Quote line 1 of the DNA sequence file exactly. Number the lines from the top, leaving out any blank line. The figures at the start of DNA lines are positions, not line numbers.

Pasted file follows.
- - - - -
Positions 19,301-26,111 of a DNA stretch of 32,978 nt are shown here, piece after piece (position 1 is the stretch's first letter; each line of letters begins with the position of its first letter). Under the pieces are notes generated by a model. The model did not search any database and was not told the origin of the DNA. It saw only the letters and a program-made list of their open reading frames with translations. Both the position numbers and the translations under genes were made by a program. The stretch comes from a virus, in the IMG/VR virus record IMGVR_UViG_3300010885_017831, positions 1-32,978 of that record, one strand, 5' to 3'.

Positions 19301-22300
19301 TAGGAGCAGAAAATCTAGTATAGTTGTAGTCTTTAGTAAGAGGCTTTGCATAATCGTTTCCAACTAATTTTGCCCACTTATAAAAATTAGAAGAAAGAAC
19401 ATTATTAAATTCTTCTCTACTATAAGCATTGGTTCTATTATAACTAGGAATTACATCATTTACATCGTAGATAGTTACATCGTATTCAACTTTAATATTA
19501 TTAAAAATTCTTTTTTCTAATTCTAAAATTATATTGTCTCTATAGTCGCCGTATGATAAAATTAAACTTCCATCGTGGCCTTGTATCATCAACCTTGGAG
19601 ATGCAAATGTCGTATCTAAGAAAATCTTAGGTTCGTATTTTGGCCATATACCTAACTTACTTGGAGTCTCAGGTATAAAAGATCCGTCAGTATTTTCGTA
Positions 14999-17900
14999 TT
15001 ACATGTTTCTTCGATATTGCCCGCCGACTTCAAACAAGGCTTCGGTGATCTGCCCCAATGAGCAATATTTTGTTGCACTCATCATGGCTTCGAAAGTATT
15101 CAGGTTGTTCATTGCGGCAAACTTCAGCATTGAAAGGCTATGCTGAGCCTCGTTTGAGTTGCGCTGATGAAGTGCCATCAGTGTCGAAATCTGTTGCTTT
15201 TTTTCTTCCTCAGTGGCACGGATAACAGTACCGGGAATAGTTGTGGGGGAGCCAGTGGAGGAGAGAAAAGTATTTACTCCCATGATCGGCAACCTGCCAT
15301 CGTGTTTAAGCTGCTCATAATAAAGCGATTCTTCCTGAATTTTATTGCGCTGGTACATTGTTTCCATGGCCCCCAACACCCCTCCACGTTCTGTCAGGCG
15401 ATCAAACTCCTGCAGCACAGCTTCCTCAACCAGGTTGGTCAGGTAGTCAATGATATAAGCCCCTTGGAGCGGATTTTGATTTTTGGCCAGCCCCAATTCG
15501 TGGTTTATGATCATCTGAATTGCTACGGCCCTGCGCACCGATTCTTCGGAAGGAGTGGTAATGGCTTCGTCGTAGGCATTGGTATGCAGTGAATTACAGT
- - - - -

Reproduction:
Positions 19,301-26,111 of a DNA stretch of 32,978 nt are shown here, piece after piece (position 1 is the stretch's first letter; each line of letters begins with the position of its first letter). Under the pieces are notes generated by a model. The model did not search any database and was not told the origin of the DNA. It saw only the letters and a program-made list of their open reading frames with translations. Both the position numbers and the translations under genes were made by a program. The stretch comes from a virus, in the IMG/VR virus record IMGVR_UViG_3300010885_017831, positions 1-32,978 of that record, one strand, 5' to 3'.